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This might sound like an odd scenario, but I've got two forms on one page. One is just posting back to itself. I made the second post to another action to keep the code cleaner. Maybe not the right choice...

The problem I'm having now is that if that second form doesn't validate, I redirect back to the page with the form but I don't know how to keep my form fields filled in with the original information the user entered. Is there a way to do that and keep posting to two separate actions, or do I need to just bite the bullet and have both forms post back to the same action and deal with the messy logic?

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4 Answers 4

up vote 2 down vote accepted

I would submit both forms to the same action. There really shouldn't be anything too messy about it. In each form include a hidden field to signify which form is being submitted.


 /* other form elements */
 $this->addElement('hidden', 'login', array(
      'value' => 1


 /* other form elements */
 $this->addElement('hidden', 'register', array(
      'value' => 1


$loginForm = new Application_Form_Login();
$registerForm = new Application_Form_Register();

if($this->_request->isPost()) {
     if($this->_request->getPost('login')) {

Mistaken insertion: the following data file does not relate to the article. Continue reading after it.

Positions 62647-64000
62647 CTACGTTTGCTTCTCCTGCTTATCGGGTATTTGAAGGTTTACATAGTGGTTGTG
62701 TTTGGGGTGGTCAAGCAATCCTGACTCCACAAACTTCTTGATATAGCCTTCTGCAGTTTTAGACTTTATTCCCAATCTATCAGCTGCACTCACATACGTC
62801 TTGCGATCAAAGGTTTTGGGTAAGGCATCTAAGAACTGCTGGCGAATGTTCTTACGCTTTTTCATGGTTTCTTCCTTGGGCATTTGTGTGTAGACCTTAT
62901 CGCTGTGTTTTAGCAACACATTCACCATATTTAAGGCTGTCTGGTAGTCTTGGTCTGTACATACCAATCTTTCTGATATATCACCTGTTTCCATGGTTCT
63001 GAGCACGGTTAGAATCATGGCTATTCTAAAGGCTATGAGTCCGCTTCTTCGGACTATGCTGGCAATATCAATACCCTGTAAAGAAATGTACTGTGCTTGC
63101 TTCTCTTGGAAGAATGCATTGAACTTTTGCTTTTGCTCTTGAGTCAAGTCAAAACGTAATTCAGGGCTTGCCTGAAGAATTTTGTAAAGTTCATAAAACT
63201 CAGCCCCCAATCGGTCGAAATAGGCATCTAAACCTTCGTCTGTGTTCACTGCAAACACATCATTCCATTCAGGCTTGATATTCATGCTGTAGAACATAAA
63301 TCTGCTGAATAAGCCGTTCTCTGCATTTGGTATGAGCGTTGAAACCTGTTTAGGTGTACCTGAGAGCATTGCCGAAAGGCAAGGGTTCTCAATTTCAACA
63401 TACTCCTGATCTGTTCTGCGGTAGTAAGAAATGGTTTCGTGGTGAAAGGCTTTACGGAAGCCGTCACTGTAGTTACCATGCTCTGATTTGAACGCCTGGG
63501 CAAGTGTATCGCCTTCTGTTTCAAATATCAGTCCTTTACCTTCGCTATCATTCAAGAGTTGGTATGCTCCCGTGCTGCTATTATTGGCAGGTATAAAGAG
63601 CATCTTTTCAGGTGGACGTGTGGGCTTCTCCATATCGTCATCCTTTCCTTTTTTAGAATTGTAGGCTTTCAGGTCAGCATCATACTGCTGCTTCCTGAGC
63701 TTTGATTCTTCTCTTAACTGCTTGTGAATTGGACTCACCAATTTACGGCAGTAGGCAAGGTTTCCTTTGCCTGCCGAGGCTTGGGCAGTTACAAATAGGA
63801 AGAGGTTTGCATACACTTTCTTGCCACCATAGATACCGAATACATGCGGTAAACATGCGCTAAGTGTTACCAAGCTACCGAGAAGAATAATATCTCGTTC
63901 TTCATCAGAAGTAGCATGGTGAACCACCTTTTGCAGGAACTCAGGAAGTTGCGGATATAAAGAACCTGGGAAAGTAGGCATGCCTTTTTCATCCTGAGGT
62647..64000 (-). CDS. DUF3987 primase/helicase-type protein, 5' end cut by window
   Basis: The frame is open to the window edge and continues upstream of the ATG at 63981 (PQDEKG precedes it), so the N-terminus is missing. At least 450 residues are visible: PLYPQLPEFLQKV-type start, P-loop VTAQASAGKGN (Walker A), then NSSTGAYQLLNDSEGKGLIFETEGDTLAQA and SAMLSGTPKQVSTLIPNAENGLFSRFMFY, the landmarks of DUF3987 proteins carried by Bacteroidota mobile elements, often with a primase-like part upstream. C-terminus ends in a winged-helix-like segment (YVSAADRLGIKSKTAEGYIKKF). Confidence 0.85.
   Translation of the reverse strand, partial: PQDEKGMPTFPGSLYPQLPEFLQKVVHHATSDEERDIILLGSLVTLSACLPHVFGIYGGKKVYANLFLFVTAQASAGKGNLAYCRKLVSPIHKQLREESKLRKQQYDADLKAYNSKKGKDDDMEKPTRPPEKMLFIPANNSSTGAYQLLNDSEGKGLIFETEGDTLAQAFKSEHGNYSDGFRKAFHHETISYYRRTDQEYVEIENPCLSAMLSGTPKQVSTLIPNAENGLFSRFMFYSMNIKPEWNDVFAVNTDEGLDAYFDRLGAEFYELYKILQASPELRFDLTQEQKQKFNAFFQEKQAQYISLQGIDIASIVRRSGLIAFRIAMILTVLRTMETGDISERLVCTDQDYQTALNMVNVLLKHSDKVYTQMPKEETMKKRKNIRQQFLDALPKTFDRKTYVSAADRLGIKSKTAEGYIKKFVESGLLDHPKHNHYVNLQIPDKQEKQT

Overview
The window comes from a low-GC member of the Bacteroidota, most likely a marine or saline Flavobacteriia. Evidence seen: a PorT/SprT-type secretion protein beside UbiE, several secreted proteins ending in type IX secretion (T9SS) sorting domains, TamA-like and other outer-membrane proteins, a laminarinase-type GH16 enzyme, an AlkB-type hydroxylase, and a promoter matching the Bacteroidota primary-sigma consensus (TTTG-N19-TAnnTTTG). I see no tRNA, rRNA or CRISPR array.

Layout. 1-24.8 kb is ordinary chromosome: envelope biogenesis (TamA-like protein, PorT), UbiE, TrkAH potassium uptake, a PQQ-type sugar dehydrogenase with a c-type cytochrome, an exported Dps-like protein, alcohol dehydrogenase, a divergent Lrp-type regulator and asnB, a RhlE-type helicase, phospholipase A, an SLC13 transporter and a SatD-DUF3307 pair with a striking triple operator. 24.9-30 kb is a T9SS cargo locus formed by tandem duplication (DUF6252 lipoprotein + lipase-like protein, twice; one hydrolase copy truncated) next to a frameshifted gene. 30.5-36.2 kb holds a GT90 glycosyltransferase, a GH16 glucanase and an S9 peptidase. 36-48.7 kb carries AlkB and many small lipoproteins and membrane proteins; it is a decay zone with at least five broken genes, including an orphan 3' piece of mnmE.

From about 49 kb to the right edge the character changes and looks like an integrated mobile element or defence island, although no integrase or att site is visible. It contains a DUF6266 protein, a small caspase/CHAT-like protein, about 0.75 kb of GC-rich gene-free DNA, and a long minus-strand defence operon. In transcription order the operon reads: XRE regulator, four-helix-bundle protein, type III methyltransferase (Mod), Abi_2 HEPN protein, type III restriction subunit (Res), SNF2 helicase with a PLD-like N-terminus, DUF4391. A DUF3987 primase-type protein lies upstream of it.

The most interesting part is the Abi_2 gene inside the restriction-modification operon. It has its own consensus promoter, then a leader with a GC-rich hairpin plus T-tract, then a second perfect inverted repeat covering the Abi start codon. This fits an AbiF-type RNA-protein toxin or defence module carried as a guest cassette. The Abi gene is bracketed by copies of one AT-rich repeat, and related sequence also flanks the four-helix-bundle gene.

if($loginForm->isValid($this->_request->getPost())) {
             // validated, redirect
             $this->_helper->redirector('profile', 'user');
     if($this->_request->getPost('register')) {
         if($registerForm->isValid($this->_request->getPost())) {
             // validated, proceed as needed

$this->view->loginForm = $loginForm;
$this->view->registerForm = $registerForm;


echo $this->loginForm;

echo $this->registerForm;

With this type of a setup, if either of your forms fail validation, isValid() will preserve any data that has been entered and you still redirect on a successful validation of one or both of the forms.

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The assumption you're making, and its my fault because I wasn't clear, is that these forms don't have data in them to begin with. Using an example of login/register forms makes sense in your scenario. However, in my situation, these are both forms that are already pre-populated with data. So, instead of redirecting, they will always just display the original page again after processing. It doesn't complicate things too much more, but it is a difference. –  Jeremy Hicks Oct 7 '10 at 16:49